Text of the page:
More Top Heavy, More Republican: The One Percent of the One Percent Over Time
One lesson of the 2014 election cycle was that more money came from fewer people.
And a look at the political One Percent of the One Percent of Americans — the top 31,000 or so donors, roughly equal to one percent of one percent of the U.S. population — over the last three elections bears that out: The money coming from this select demographic is increasing and it is leaning more conservative. What’s more, even within the top .01 percent, the donors at the very peak are contributing more and more of the money.
The Center for Responsive Politics and the Sunlight Foundation teamed up to take a detailed look at the topmost tier of donors of disclosed political contributions at the federal level.
Among the findings: In 2014, the top .01 percent accounted for just more than $1 billion worth of donations, up from $732.7 million in the previous midterm in 2010. The 61 percent increase far exceeds the rate of inflation or the increase in the election’s total cost, meaning this top group of donors assumed a far greater role in financing the most recent election than the previous midterm. According to OpenSecrets.org data, all donors in the 2010 election gave roughly $3.48 billion, of which the top 32,000 or so paid for about 20 percent. In 2014, all donors chipped in $4.01 billion; the top One Percent of the One Percenters accounted for about 28.6 percent of that.
Even among the top .01 percent, there is a perceptible trend toward the biggest donors shouldering more and more of the cost.
In 2010, it took at least $8,200 in donations reported to the Federal Election Commission to land in this exalted club. In 2014, the entry fee was $8,810 — an increase smaller than the rate of inflation, meaning that it was easier to get into the top .01 percent in 2014. Similarly, the median donation from this group in 2010 was $13,500, while in 2014 it was up to $14,850 – not a dramatic hike. Yet the top .01 percent gave $447 million more in 2014.
As it turns out, the most generous donors among the top 32,000 or so who make up the .01 percent gave more in 2014 than in 2010. The median donation for the top third of this group — roughly 10,400 donors each cycle — in 2014 was $37,600, up $5,100 from the same group in 2010. In 2010, that group of top 10,400 or so donors gave $488.4 million, or about 56 percent of the total donated by the .01 percent. By 2014, the top 10,400 donors gave nearly twice as much — $911.1 million, or roughly 86.5 percent of the donations from the larger group.
Even within the top .01 percent, there is apparently an elite set of donors pulling away from the pack.
The .01 percent includes wealthy individuals from both ends of the political spectrum, but there are relatively few in between and the numbers at the extremes are growing. And more money is coming from the right.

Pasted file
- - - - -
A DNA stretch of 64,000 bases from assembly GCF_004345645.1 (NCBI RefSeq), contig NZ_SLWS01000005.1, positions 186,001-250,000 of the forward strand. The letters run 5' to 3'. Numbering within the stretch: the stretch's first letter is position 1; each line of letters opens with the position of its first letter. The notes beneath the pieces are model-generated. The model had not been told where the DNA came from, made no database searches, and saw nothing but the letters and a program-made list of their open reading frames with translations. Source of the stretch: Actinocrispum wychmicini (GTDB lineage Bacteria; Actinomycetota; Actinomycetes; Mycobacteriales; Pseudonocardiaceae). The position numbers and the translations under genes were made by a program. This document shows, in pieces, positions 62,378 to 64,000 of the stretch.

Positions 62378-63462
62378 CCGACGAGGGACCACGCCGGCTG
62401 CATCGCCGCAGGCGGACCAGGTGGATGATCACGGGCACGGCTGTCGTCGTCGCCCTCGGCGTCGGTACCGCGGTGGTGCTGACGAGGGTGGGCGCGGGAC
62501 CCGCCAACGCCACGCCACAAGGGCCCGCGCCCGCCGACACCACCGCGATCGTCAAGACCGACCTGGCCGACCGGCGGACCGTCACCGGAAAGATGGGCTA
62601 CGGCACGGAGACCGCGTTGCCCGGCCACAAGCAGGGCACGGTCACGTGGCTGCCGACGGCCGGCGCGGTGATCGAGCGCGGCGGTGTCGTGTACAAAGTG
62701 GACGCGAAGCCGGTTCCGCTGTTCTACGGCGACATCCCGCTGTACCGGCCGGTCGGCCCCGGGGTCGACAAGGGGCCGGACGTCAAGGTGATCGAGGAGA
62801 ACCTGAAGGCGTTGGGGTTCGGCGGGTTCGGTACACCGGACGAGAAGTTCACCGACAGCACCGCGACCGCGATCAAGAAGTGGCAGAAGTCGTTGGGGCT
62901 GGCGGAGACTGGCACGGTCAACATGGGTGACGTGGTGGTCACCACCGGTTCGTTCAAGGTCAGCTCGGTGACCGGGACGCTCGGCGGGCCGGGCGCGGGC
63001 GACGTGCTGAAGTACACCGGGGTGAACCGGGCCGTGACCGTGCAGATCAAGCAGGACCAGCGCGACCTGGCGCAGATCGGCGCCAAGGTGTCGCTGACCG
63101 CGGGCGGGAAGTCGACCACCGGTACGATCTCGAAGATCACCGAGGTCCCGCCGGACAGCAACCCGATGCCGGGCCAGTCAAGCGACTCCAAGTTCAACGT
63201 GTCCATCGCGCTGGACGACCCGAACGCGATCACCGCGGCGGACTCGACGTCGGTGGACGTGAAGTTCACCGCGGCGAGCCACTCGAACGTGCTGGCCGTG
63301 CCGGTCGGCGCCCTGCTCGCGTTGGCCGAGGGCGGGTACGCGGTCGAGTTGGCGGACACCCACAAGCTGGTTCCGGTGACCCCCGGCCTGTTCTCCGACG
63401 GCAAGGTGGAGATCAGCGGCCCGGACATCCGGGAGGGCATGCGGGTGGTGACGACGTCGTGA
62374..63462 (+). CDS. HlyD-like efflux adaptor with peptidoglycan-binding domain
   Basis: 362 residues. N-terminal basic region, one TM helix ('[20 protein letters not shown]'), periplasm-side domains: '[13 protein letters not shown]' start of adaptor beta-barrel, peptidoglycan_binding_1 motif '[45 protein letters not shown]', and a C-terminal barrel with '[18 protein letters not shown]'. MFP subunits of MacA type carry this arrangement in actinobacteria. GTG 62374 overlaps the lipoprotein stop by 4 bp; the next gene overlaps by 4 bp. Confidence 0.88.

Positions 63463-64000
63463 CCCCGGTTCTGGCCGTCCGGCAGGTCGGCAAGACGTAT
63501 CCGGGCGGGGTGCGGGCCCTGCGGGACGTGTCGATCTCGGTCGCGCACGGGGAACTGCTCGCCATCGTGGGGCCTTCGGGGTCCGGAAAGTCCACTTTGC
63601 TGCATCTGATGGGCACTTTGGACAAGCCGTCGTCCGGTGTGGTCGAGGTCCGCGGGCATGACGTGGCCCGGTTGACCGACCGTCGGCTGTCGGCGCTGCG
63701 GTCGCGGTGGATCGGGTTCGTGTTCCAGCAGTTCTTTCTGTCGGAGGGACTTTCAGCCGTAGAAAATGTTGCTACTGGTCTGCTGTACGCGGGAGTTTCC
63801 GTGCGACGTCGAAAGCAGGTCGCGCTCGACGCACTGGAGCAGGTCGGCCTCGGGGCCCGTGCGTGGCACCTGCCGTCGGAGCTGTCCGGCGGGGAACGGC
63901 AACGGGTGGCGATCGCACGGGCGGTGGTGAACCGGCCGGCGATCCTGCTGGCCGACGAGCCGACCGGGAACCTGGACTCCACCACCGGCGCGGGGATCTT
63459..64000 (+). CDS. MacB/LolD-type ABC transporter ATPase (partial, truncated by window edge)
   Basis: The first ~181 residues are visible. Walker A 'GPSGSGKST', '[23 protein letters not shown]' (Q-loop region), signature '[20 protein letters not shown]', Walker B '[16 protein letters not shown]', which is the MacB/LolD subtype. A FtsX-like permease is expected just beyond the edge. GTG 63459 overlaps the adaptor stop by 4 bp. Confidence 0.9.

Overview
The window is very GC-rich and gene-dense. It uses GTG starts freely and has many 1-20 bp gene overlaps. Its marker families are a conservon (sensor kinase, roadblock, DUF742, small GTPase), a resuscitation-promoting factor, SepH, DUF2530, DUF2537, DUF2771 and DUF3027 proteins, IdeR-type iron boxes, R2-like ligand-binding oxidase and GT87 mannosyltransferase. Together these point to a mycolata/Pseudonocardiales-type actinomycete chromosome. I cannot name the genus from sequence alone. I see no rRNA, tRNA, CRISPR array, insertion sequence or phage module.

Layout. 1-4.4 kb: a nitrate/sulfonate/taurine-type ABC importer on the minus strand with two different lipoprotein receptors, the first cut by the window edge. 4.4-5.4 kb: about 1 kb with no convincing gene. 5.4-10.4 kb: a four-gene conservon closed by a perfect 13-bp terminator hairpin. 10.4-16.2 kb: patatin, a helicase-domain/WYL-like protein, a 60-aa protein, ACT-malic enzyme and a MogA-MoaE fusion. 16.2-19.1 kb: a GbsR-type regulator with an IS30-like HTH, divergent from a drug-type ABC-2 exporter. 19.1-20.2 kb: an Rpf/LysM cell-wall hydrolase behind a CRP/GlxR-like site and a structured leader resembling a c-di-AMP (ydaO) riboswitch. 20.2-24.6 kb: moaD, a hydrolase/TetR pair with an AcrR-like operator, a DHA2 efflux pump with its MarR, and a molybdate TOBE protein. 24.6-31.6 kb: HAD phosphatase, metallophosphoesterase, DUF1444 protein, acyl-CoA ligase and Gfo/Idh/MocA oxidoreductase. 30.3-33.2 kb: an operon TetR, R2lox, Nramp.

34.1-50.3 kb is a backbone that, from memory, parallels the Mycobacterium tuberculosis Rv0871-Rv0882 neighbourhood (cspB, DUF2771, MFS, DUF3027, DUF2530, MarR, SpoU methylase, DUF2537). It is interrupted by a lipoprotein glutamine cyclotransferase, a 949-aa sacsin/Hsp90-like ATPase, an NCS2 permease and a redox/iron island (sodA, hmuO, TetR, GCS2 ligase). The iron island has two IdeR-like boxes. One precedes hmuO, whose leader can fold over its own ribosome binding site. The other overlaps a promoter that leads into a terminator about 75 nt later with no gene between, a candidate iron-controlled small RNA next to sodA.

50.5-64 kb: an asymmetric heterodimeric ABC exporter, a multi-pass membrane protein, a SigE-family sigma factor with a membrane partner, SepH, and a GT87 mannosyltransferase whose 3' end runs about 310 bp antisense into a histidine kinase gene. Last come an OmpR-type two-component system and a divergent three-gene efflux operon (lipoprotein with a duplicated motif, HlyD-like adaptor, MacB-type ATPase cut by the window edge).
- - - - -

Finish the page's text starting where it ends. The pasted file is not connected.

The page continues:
The vast majority of donors in this demographic gave overwhelmingly, if not entirely, to one side or the other.
In 2010, there were 12,178 donors in the .01 percent who gave no money to Democratic or liberal recipients at the federal level, and a similar 12,782 who gave no money to Republican or conservative causes. In 2012, a presidential year, there were suddenly 14,672 donors who gave to no Democratic or liberal recipients, and only 10,672 who gave to no Republican or conservative ones.
By 2014, the trend toward greater partisanship had solidified, though the conservatives dominated — a full 15,147 (or almost half of the .01 percent) gave no money to Democrats or liberals, while 13,333 gave nothing to any Republicans or conservatives. There were just 174 donors among the 32,000 in 2014 who gave equally to both sides — one less than in 2010. And the biggest donor who gave to both sides in 2014 was only the 980th largest donor overall. The big money clearly lands on the extremes of the spectrum.
Overall, donations from the top donors numbering .01 percent of the population have moved from favoring Democrats and liberals to favoring Republicans and conservatives.
In 2010, 45.1 percent of donations from this set went to Democratic or liberal recipients, more than the 42.7 percent that went to Republican or conservative recipients. In 2012, the equation changed dramatically, with just 36.5 percent of the group’s money going to the left and 59.7 percent going to the right. By 2014, the .01 percent were slightly more interested in liberal recipients than they’d been in the presidential cycle, but not much — 42.7 percent of donations from these elite donors went to liberals while 46.8 percent went to conservatives, almost exactly flipped from the picture in 2010.
Graphics by Caitlin Weber and Olivia Cheng.
Russ Choma joined the Center in March 2012 as the money-in-politics reporter. His duties include reporting for OpenSecrets Blog and assisting with press inquiries. Russ has a background in investigative journalism, having worked as a reporter for the Investigative Reporting Workshop at American University, and he spent five years as a newspaper reporter in New Hampshire. He has a degree in political science from Muhlenberg College and a M.A. in journalism and public affairs from American University.